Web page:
N.Y. Comp. Codes R. & Regs. tit. 11, § 32.3(b) (Regulation 98) states:
(b) Except as hereinabove provided, a reinsurance intermediary shall not commingle any premium or loss funds received or collected in such capacity with its own funds or with funds held by it as insurance agent, insurance broker or in any other capacity.
Pursuant to N.Y. Ins. Law § 2121, payment made by an insured to its broker constitutes payment to the insurer. See Bohlinger v. Zanger, 306 N.Y. 228; 117 N.E.2d 338 (1953); Central Surety & Ins. Corp. v. Marro, 189 Misc. 823, 71 N.Y.S.2d 815 (Rensselaer Co. 1947).
Although N.Y. Ins. Law § 2121 does not explicitly refer to reinsurance intermediaries, this sections predecessor predates the reinsurance intermediary licensing requirement. Were it an insurance broker that was placing the reinsurance, § 2121 would apply.1 It is therefore logical that an intermediary acting on behalf of a ceding insurer be treated as an insurance broker and be held equally subject to § 2121.
Thus, in the transaction described, if the reinsurance intermediary represents the ceding insurer, it is acting as a broker and the contract clause provided violates N.Y. Ins. Law § 2121 in its attempt to remove the intermediarys obligation to accept payment on behalf of the reinsurers.
If the reinsurance intermediary represents the reinsurer, it is acting as an agent. Absent a clear disclaimer from the reinsurer, the intermediary is vested with apparent authority to collect premium payment from the ceding insurer, based on the general law of agency.
The contract clause provided states in part: "Inadvertent payments by the Reinsured to the Intermediary shall be deemed to constitute payment to the Reinsurer[.]" The clause then continues: "except should the Intermediary fail to remit such payments to the Reinsurer and the Reinsurer suffers a loss as a result, the liquidated damages for the breach by the Reinsured would be the amount so misdirected." First, it is unclear what "inadvertent" means and, thus, the contractual language is vague. Secondly, § 2120(b) and Regulation 98 make the intermediary responsible for the funds it receives and to faithfully discharge to the intended parties the funds owed to them. The reinsurance contract clause provided appears to shift this obligation away from the intermediary in making the ceding insurer responsible for re-paying amounts it has already paid to the intermediary.
Additionally, N.Y. Comp. Codes R. & Regs. tit. 11, § 125.6 (Regulation 20) states in relevant part:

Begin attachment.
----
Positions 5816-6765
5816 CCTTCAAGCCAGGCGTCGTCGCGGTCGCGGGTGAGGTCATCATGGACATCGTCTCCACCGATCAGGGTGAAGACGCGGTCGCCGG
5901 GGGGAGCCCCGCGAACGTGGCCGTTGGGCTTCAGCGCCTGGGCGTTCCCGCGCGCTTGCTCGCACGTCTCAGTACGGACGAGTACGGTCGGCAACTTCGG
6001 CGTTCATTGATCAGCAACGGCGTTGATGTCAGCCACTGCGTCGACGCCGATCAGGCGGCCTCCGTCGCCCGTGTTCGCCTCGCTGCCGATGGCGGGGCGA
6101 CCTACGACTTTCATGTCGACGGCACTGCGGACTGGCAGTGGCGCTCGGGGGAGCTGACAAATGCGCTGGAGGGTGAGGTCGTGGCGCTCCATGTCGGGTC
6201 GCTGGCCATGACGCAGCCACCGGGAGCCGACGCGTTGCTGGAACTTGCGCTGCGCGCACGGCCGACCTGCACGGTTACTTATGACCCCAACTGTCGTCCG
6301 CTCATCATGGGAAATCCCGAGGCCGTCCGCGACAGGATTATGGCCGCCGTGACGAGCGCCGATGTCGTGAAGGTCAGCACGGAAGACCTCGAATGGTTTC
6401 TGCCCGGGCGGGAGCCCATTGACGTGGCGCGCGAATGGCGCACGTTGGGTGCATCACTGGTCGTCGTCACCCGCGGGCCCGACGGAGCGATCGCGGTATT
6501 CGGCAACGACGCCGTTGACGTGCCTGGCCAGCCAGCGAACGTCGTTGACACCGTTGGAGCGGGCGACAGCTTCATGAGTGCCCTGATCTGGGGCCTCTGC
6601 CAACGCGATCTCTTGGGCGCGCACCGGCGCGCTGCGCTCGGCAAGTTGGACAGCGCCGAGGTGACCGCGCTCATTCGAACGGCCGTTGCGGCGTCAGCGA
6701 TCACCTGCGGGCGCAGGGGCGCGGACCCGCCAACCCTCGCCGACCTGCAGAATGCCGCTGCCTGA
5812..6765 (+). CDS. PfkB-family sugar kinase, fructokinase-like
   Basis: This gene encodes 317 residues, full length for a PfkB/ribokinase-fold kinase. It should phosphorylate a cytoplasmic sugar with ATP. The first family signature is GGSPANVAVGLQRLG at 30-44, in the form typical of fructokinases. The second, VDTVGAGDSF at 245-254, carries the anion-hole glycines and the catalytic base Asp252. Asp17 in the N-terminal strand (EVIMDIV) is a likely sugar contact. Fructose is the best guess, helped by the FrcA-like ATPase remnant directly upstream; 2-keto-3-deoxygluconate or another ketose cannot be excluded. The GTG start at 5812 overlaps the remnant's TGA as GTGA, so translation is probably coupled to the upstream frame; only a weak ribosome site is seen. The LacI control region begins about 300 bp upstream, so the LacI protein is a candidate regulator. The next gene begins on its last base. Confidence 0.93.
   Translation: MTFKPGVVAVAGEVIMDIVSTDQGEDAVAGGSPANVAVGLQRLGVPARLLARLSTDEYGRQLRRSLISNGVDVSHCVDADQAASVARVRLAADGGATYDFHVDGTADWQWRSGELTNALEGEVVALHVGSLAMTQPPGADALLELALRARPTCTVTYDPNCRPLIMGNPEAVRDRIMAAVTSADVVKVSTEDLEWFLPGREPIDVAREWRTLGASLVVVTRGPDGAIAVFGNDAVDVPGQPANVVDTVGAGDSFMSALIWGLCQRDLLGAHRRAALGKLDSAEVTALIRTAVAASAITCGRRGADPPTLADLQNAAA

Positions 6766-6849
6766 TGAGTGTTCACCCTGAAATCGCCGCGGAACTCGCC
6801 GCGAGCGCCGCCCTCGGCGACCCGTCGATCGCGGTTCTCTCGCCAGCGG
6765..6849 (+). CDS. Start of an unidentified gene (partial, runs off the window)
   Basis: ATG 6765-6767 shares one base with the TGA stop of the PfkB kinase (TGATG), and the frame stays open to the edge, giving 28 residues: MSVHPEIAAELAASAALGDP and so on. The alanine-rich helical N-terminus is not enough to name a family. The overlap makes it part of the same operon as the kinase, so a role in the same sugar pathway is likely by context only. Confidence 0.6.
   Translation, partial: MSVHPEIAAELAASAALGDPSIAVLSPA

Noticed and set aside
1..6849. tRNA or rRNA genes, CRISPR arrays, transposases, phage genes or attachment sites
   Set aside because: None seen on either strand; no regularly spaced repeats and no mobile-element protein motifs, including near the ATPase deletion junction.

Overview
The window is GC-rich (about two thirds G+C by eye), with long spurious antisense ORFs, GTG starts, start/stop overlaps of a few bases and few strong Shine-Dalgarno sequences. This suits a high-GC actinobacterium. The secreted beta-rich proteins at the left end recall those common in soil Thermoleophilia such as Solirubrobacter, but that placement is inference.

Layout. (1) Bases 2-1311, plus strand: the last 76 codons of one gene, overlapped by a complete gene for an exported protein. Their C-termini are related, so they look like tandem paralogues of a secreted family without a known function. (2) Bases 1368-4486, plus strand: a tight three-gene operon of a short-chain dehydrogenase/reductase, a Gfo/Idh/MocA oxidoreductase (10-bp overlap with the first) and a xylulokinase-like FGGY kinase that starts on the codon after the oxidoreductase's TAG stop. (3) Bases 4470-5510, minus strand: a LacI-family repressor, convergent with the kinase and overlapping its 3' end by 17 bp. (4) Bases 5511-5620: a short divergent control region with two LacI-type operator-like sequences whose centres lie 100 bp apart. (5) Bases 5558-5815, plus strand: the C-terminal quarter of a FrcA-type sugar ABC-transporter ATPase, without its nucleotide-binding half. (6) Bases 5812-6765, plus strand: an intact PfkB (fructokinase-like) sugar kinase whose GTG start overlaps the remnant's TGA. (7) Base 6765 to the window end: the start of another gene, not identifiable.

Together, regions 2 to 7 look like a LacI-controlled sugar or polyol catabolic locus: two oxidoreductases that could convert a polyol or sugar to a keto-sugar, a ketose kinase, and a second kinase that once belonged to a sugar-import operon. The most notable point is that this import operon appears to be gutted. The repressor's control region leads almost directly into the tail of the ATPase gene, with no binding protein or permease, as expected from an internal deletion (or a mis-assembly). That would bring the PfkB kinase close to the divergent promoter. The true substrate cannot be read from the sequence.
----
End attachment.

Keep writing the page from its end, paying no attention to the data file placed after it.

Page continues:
In addition to the conditions specified in sections 125.4 and 125.5 of this Part:
(a) Where a ceding insurer obtains reinsurance through a "reinsurance intermediary," as defined in section 2101(f) of the Insurance Law, from an assuming insurer which is neither licensed in this State nor has placed funds with the ceding insurer pursuant to section 1301(a)(14) of the Insurance Law, the ceding insurer shall not be allowed credit unless:
(1) the reinsurance agreement includes a provision whereby the reinsurer assumes all credit risks of the intermediary related to payments to the intermediary; and
(2) in the case of a reinsurance intermediary acting outside this State, the ceding insurer obtains a written agreement from the reinsurance intermediary that he will comply with all of the provisions of Regulation 98 (11 NYCRR Part 32) and the intermediary agrees to be subject to examination by the superintendent as often as he may deem it expedient; except such intermediary may deposit funds received in a bank or banks not authorized to do business in this State, if:
(i) such bank is chartered within the United States; or
(ii) such bank, as designated by a non-United States reinsurance intermediary, is located outside of the United States; provided written consent is obtained from the ceding insurer.
We were advised that certain of the reinsurers involved in the transaction are unauthorized insurers. If any of these unauthorized reinsurers has not placed funds with the ceding insurer pursuant to N.Y. Ins. Law § 1301(a)(14) (McKinney 2000), the reinsurance contract clause provided also violates N.Y. Comp. Codes R. & Regs. tit. 11, § 125.6 (Regulation 20).
For further information you may contact Associate Attorney Sally Geisel at the New York City Office.
1 N.Y. Ins. Law § 2101(f) exempts from the definition of reinsurance intermediary licensed insurance brokers, in the placement of reinsurance on risks produced by such brokers. Thus, under § 2101(f) circumstances, an insurance broker may place reinsurance risks although unlicensed as a reinsurance intermediary.